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Is your medication out of stock? Here’s how to get it anyway

Vox: “..Before you do too much work, it’s worth seeing whether an independent pharmacy in your area can locate a supply of the drug you need. They’re less likely to just say “We’re out of stock — we can’t get it,” says Beckner. “They’re going to explore other means to try to obtain that drug.” That may mean calling around to smaller drug wholesalers or buying a small quantity of a medication that might not be on the radar of a drugstore that buys medications by the pallet. You can find a local independent pharmacy using the NCPA’s pharmacy locator website. If you’re still unable to get the medication you need, here’s what Bray counsels people to do. Parts of this process are things patients must do on their own, but Bray is happy to help people who get stuck at any point along the way and welcomes contact by phone or email.
1) Look for the generic form of the drug in the two drug shortage databases that contain all the information available to the American public about specific medicines’ availability: the one maintained by the FDA and the one run by the ASHP. They’re similar, although the ASHP database has a lower threshold for reporting a shortage, says Bray. This first step helps patients determine not only which brands and dosages of a drug are unavailable, but also which are available.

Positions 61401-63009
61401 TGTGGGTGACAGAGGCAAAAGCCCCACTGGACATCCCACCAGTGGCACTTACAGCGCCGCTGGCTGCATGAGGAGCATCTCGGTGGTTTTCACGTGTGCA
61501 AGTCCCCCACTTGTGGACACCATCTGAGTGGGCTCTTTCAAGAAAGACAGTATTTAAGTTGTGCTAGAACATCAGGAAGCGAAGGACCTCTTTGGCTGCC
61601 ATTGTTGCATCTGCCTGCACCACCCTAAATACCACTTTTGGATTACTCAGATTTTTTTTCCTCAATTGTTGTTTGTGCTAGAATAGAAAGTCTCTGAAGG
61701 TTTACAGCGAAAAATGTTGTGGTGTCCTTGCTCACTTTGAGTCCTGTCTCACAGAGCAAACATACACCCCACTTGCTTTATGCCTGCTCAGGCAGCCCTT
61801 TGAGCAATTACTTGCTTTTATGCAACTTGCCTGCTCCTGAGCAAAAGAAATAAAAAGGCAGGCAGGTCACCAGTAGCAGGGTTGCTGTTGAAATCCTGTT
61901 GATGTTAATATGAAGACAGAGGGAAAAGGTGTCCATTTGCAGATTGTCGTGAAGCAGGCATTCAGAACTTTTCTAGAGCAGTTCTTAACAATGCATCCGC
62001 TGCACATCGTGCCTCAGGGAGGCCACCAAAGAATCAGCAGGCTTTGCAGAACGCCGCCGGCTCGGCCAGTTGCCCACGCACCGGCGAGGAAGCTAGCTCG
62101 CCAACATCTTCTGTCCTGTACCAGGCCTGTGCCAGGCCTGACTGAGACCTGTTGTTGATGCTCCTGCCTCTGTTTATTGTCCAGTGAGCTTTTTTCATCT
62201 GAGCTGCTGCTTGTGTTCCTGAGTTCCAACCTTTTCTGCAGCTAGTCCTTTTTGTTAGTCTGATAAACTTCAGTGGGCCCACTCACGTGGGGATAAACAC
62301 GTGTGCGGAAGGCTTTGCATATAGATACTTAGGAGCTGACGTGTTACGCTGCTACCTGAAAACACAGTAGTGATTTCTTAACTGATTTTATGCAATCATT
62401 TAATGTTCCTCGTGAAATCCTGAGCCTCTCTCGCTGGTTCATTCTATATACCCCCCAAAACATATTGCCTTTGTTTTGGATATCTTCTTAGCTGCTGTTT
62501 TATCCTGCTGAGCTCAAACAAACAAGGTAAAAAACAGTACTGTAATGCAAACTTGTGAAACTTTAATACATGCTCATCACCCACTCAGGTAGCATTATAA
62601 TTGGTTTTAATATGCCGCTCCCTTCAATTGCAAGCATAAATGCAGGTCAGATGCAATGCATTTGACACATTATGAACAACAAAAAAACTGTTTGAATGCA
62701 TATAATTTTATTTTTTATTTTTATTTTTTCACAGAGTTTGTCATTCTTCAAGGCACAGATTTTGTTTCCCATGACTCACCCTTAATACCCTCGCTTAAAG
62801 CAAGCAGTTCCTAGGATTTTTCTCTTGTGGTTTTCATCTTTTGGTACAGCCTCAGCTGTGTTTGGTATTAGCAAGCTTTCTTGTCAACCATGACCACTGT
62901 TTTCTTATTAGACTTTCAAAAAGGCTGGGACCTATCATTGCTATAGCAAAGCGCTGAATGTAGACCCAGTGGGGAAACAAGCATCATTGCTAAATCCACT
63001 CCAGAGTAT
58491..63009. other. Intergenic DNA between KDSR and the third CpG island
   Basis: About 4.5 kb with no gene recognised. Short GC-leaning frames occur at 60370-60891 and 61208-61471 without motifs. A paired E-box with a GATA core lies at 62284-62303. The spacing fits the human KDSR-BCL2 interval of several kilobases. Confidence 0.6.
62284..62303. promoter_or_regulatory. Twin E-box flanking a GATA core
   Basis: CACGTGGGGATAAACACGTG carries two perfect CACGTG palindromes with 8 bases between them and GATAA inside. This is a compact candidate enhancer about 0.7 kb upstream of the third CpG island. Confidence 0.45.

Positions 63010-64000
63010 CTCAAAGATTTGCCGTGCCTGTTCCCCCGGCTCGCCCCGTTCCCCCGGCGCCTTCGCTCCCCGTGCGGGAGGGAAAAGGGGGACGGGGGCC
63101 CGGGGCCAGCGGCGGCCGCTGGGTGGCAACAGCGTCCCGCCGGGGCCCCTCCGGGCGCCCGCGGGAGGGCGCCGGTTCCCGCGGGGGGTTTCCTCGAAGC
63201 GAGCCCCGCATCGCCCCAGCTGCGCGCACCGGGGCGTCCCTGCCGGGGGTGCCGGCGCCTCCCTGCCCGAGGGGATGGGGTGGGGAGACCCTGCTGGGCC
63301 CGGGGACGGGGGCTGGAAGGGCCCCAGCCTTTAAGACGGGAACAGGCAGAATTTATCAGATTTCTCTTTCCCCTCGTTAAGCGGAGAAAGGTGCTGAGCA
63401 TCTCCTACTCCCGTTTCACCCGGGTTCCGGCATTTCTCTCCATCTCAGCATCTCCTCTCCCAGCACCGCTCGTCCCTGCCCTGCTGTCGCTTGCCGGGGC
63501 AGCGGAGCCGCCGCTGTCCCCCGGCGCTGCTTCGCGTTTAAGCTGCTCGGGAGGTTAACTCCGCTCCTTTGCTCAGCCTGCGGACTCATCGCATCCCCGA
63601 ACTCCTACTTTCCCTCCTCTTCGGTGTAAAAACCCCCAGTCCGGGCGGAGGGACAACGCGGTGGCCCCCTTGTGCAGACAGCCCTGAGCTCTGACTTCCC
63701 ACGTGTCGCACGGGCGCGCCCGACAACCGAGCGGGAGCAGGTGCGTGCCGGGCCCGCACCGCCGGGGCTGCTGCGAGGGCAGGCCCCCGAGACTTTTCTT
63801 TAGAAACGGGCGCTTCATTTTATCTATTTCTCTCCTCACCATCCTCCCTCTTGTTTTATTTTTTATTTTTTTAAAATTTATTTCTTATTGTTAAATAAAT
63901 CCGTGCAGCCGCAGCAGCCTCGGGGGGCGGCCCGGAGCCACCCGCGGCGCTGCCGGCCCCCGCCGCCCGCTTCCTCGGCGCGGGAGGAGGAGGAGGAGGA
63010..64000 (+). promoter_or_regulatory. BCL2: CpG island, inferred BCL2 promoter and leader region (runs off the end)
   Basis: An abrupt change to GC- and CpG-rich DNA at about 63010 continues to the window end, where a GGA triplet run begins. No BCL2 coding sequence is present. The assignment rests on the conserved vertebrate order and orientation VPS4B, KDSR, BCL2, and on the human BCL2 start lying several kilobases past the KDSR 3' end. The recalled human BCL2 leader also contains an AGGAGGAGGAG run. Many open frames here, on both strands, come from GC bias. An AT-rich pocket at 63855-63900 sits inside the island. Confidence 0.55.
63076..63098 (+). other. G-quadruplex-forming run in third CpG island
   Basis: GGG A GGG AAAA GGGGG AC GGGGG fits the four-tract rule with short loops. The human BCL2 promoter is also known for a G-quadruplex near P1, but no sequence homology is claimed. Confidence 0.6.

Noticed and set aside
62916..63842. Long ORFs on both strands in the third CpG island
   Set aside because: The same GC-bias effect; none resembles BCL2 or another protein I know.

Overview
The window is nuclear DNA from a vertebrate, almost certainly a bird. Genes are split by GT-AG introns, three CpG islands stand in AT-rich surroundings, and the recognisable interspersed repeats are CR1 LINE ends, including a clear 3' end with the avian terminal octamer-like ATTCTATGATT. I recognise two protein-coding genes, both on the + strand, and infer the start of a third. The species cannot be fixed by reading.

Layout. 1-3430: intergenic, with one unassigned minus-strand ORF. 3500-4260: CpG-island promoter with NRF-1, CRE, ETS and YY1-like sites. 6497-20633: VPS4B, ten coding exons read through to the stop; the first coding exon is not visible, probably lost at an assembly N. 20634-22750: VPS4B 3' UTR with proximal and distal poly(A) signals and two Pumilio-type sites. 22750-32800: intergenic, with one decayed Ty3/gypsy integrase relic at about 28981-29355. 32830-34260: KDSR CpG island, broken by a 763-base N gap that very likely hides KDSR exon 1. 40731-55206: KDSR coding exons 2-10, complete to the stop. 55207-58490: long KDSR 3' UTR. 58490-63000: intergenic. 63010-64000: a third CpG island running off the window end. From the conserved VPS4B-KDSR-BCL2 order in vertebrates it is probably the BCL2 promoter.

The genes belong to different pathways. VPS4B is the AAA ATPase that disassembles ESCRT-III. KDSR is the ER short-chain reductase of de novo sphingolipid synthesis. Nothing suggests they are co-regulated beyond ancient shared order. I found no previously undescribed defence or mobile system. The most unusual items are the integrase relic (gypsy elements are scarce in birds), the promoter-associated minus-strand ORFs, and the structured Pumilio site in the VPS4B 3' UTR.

2) Call your insurance company, ask to speak with a manager, explain that you are affected by a drug shortage, and ask them to give you coverage for whatever alternative form, brand, or dose of the drug you might be able to get access to. The reason to do this is that insurance companies cut deals with various drug intermediaries — called pharmacy benefit managers — for specific medicines within each class of drugs and specific dosages of those medicines. Ostensibly, they do this so they can buy those specific medicines in bulk quantities at a discount and cover most of their cost when they are prescribed to you. The list of medicines and dosages an insurance company covers, its hot list of sorts, is called its formulary. But where there’s a hot list, there’s a not list: If you’re prescribed a dosage or brand of a medicine that isn’t on your insurer’s formulary, or a similar medicine that isn’t on its formulary, the company won’t cover it — and you’ll have to pay for it out of pocket, which can be wildly expensive…”

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